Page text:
Figure 5 shows that the velocity reduces with increasing magnetic field strength. This is an indication of an increase in the Lorentz force that creates a resistance to the fluid flow near the boundary slowing down the fluid motion. Figure 6 shows that the boundary layer thickness increases as the unsteadiness parameter increases. The velocity profiles decrease with increasing value of A.
Figure 7 shows that as β increases, the boundary layer thickness increases with a cross-over of profiles near the surface. The physical interpretation of this behavior is that an increase in β reduces the fluid in the flow leading to the boundary layer thickness increasing near the surface but a contrary trend is recognized away from the surface.
Figure 8 shows a reduction in the velocity with an increase in the mass suction parameter s. Figure 9 demonstrates the effect of A on the temperature profile. An increase in unsteadiness causes an increase in the solute concentration. Figure 10 shows how the temperature profiles change with respect to variations in the Maxwell parameter β. The temperature profiles increase with increasing β values. This is to be expected since higher Maxwell parameters generally suggest a more solid material able to conduct and retain heat better.
Figure 11 shows the change in temperature profiles with respect to variations in the thermophoresis parameter values. As thermophoresis increases, the temperature profiles decrease near the surface. Figure 12 shows the effect of the magnetic field parameter on θ(η) the temperature profiles. We observe that the temperature profiles increase with increasing values of the magnetic field parameter. The existence of a magnetic field in an electrically conducting fluid produces a body force that decelerates the fluid flow which in turn has the effect of retaining more heat within the boundary layer.
The impact of the unsteadiness parameter, Maxwell parameter, Brownian motion parameter, thermophoresis parameter and the Schmidt number on the concentration profiles is depicted in Figures 13 - 16. In Figures 13 and 14 an increase in the unsteadiness parameter and Maxwell parameter causes an increase in the concentration profiles near the surface but the opposite movement is observed far from the surface. Figure 15 shows the impact that the Brownian motion parameter has on the concentration profiles. An increase in the Brownian motion parameter causes a decrease in the concentration profiles. The Brownian motion tends to intensify particle displacement away from the fluid flow regime onto the surface; this phenomenon accounts for a decrease in the concentration of the nanoparticles far from the surface, thus resulting in a decrease in the nanoparticle concentration boundary layer thickness.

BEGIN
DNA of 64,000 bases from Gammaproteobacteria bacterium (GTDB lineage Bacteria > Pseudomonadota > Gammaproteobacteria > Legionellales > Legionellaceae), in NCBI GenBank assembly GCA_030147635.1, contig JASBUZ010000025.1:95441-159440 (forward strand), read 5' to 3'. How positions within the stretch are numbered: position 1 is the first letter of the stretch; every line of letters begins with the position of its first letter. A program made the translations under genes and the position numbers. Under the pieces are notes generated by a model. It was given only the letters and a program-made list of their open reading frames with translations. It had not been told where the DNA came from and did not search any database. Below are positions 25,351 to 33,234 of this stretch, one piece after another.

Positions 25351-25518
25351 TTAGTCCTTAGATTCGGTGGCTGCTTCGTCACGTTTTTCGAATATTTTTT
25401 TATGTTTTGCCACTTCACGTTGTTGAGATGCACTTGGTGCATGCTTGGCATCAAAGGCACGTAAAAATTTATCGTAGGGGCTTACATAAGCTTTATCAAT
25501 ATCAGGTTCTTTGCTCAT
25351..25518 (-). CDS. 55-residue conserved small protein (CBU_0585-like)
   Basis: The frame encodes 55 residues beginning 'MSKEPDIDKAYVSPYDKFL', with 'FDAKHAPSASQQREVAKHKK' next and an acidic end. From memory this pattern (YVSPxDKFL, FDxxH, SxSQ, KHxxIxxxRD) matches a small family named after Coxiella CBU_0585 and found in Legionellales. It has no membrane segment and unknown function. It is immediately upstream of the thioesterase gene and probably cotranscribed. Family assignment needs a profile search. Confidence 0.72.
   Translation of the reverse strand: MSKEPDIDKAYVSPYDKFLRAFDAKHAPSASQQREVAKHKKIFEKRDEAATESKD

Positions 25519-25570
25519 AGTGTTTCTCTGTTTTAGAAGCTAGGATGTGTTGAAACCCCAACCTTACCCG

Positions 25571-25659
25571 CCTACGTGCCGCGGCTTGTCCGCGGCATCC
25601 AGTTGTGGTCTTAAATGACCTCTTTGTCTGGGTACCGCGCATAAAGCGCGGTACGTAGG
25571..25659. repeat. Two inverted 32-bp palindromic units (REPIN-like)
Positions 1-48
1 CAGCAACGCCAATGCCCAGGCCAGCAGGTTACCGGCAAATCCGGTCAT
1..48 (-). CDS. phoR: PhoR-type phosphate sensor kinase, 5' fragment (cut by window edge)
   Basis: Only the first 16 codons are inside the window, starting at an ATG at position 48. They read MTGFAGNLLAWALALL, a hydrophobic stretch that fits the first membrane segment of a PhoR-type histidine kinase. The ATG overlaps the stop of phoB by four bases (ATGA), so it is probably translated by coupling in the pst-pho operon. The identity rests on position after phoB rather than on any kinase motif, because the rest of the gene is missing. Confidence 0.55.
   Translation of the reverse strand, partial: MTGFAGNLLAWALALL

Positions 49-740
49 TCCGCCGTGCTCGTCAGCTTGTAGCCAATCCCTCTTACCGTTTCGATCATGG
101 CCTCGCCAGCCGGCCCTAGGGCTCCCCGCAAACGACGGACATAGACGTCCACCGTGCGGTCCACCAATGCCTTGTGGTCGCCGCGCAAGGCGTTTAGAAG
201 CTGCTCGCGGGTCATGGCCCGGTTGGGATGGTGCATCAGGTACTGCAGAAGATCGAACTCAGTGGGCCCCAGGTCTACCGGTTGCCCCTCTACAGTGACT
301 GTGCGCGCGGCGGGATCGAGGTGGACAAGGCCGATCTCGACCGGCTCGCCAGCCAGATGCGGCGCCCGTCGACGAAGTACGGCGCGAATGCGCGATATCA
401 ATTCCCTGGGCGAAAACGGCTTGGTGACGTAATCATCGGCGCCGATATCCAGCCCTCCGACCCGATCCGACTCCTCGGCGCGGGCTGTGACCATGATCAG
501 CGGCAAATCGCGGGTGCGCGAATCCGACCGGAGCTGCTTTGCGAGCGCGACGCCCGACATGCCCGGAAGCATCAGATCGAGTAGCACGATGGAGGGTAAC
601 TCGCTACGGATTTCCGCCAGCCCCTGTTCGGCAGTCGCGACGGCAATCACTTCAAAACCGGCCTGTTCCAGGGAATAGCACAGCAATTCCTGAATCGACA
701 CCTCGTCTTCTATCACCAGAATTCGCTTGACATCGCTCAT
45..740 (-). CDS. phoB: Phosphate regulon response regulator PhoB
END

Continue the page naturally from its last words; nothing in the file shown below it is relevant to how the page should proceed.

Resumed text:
Figure 16 depicts the effect of the thermophoresis parameter on the concentration profiles. Thermophoresis is associated with the movement of nanoparticles from a hot to a cold wall, and since it is generated by temperature gradients, this creates a fast flow away from the moving surface. Consequently more fluid is heated away from the surface leading to an increase in the temperature within the thermal boundary layer.
In this study, we have investigated unsteady Maxwell nanofluid flow over a shrinking sheet with convective and slip boundary conditions. The conservation equations were solved using an iterative spectral local linearization method. We have given an error analysis to establish the accuracy and convergence of the method. The impact and significance of various physical parameters on the fluid properties has been demonstrated both qualitatively and quantitatively. The findings can be briefly outlined as follows;
The concentration and velocity profiles decrease whereas the temperature profile increases with increasing unsteadiness parameter.
Increasing particle Brownian motion leads to a reduction in the concentration profiles but concentration profiles increase with increasing thermophoresis.
In terms of heat transfer coefficients, increasing value of particle Brownian motion and magnetic field strength reduces the heat transfer coefficient but the opposite is observed in the case of increased thermophoresis parameter.
The authors are grateful to the University of KwaZulu-Natal and the Claude Leon Foundation, South Africa for financial support.
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About the article
Published Online: 2017-11-06
Conflict of interestConflict of interests: The authors declare that there is no conflict of interests regarding the publication of this article.